United States

    • Commentary

    'Meddling' In Ukraine: Democracy is not an American plot.

    Not all observers of Ukraine's "Orange Revolution" are pleased. Instead of democracy's advance, some see a U.S.-orchestrated conspiracy to undermine Ukrainian sovereignty, weaken Russia's sphere of influence, and expand Washington's imperial reach. However, others point to the combination of a weak, divided, and corrupt regime and a united, mobilized, and highly motivated opposition.

    • Research

    One Year Later in Libya

    One year ago this December 19, Libya announced it was abandoning its nuclear weapon and missile programs after over two decades of trying to build a bomb. Since then, Libya has permitted international officials to inspect 10 previously undisclosed nuclear sites and to remove and destroy all key components of its programs. Libya is a model for how to end a nation’s nuclear weapon program by changing regime behavior rather than by changing the regime.

    • Commentary

    Beating the retreat on democracy

    • Commentary

    Putin Gambles Big--and Loses

    Whoever wins the Ukrainian election, Russian president Vladimir Putin is a clear loser. Putin has suffered a serious setback because of the way he tried to deal with his most important neighbor. Putin's behavior has weakened Russia's influence in strategic Ukraine and damaged the Russian president's reputation in the West.

    • Commentary

    Embraceable EU

    Americans are generally skeptical of or indifferent to the EU. They shouldn't be. The U.S. has an important interest in the direction the EU takes in coming years.

    • Commentary

    Taking Back America

    • Commentary

    Democracy Promotion as a World Value

     

    • Research

    Walking on Eggshells in Tehran

    • George Perkovich
    • November 23, 2004
    • c 2004 Yale Center for the Study of Globalization

    Much of the world breathed a sigh of relief when Iran and three European Union countries recently agreed on a course to resolve the boiling crisis over Iran's nuclear activities. With Iran agreeing to suspend those activities as long as progress is made in structuring a longer-term cooperative relationship with  Europe, the nuclear issue shifted to the backburner. But the relief was cut short by the US claim of new evidence that Iran is violating its commitment not to pursue nuclear weapons.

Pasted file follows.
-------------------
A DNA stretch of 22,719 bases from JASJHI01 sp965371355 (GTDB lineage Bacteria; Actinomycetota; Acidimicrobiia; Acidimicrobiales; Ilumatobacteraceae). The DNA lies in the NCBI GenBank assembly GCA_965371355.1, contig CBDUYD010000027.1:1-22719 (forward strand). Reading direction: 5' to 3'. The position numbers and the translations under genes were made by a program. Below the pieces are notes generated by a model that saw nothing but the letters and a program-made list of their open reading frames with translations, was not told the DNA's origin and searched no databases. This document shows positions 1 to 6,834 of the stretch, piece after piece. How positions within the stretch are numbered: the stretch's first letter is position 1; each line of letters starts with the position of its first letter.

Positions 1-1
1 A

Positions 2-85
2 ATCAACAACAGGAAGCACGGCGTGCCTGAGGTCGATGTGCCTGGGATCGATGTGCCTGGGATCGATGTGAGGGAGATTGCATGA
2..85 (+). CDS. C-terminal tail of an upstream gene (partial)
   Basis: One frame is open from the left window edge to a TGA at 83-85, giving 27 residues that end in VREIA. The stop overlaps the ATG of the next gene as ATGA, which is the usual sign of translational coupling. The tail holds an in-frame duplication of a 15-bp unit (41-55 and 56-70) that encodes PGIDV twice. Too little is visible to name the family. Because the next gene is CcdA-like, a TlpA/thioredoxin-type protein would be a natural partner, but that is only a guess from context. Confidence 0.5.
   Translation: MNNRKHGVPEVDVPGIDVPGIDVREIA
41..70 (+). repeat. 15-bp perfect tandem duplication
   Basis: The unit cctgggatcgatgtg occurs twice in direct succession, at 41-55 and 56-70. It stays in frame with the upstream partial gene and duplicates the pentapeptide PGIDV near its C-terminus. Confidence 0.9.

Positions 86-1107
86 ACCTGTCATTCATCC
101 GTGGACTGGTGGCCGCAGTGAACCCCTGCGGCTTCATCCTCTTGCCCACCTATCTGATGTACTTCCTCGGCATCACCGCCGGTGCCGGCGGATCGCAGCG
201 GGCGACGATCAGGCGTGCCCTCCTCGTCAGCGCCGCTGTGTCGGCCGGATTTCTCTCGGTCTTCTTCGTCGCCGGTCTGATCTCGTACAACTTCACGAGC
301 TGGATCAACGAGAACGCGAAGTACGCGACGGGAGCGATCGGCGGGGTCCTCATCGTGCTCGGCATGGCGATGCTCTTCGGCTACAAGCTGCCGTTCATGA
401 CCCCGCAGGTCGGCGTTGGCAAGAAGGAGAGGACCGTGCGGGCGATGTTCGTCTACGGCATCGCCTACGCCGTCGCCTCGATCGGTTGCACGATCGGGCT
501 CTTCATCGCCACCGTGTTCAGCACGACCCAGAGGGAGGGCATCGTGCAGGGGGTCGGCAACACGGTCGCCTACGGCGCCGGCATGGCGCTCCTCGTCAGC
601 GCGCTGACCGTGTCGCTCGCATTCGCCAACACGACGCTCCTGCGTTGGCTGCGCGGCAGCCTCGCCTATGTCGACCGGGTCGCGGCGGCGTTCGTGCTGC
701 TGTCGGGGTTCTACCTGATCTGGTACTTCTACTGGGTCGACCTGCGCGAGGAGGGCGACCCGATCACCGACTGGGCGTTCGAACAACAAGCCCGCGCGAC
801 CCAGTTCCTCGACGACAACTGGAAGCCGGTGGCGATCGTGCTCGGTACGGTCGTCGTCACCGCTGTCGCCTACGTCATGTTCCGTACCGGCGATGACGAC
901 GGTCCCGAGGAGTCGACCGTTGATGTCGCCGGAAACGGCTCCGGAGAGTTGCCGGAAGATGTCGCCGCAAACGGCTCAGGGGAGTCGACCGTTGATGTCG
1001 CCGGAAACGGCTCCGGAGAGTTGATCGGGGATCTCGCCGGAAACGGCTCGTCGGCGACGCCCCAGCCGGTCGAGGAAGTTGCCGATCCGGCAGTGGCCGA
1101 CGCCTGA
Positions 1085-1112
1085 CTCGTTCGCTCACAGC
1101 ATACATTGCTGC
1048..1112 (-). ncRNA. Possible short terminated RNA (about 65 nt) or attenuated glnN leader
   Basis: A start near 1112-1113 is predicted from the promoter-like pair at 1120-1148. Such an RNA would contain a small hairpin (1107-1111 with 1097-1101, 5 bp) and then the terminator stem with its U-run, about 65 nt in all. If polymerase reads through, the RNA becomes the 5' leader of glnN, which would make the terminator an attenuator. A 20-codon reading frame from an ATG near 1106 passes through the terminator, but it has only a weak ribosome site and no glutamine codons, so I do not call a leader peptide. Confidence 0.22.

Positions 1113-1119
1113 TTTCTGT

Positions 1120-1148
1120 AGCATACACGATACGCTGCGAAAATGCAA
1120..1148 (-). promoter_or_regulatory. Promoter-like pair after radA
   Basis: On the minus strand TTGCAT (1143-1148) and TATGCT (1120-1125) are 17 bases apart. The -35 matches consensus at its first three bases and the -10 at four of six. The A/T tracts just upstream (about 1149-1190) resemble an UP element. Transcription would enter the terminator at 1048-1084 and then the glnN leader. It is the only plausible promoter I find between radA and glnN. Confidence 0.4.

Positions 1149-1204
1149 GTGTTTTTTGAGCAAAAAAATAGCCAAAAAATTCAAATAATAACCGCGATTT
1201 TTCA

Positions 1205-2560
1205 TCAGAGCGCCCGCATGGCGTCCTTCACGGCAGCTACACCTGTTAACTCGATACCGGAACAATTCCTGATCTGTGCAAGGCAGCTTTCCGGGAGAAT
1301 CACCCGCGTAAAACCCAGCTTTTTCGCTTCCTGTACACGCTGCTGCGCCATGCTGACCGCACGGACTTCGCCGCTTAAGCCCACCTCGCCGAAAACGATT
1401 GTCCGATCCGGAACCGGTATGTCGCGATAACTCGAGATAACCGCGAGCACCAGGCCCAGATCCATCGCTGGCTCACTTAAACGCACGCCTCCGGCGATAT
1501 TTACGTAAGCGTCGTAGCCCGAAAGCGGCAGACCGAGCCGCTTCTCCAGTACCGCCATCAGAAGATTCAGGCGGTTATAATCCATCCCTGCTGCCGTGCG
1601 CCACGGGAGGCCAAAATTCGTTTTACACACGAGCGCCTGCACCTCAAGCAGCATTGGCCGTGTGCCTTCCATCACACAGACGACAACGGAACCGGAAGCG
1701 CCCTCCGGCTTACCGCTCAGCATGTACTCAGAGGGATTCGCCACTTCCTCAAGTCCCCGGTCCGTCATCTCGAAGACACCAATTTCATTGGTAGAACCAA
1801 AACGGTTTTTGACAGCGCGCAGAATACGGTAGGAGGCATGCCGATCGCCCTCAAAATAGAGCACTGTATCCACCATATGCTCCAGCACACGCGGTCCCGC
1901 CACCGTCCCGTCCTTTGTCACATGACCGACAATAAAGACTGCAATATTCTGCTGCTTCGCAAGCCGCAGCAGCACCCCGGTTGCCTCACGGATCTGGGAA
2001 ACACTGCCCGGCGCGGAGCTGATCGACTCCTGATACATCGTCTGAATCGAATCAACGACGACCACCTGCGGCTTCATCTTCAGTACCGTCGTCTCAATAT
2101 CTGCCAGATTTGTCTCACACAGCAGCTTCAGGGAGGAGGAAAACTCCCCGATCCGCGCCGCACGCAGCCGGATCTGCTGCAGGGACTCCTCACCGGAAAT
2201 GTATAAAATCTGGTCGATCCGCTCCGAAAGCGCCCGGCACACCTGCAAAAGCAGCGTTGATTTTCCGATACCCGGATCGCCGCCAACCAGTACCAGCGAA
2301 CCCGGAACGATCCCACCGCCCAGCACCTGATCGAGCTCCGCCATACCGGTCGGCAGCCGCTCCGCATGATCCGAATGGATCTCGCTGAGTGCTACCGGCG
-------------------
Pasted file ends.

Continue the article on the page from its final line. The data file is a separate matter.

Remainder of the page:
• Commentary

    U.S. Strategy: Assisting Pakistan's Transformation

    Ashley J. Tellis explains how the United States can push Pakistan in the direction of democratic reform while maintaining cooperation in the war on terrorism.

    • Research

    Global Implications of the U.S. Election

    U.S. President George Bush has won reelection. He is the first President to receive more than 50 percent of the votes cast since 1988 and got more votes than anyone President in American history. In addition, his Republican Party has increased its majority in both houses of the US Congress, giving the President an even more comfortable base of support in Washington. Overall, President Bush can claim a mandate from the American people, and it is reasonable for him and his advisors to view the vote as an endorsement on their policies and priorities. This will have serious and possibly profound implications for US policy and for many other countries, particularly key US allies in East Asia, Europe, and the Middle East. The end result may be to project the split nature of American politics onto the rest of the world, forcing countries to choose between the United States or alternative approaches to their security.

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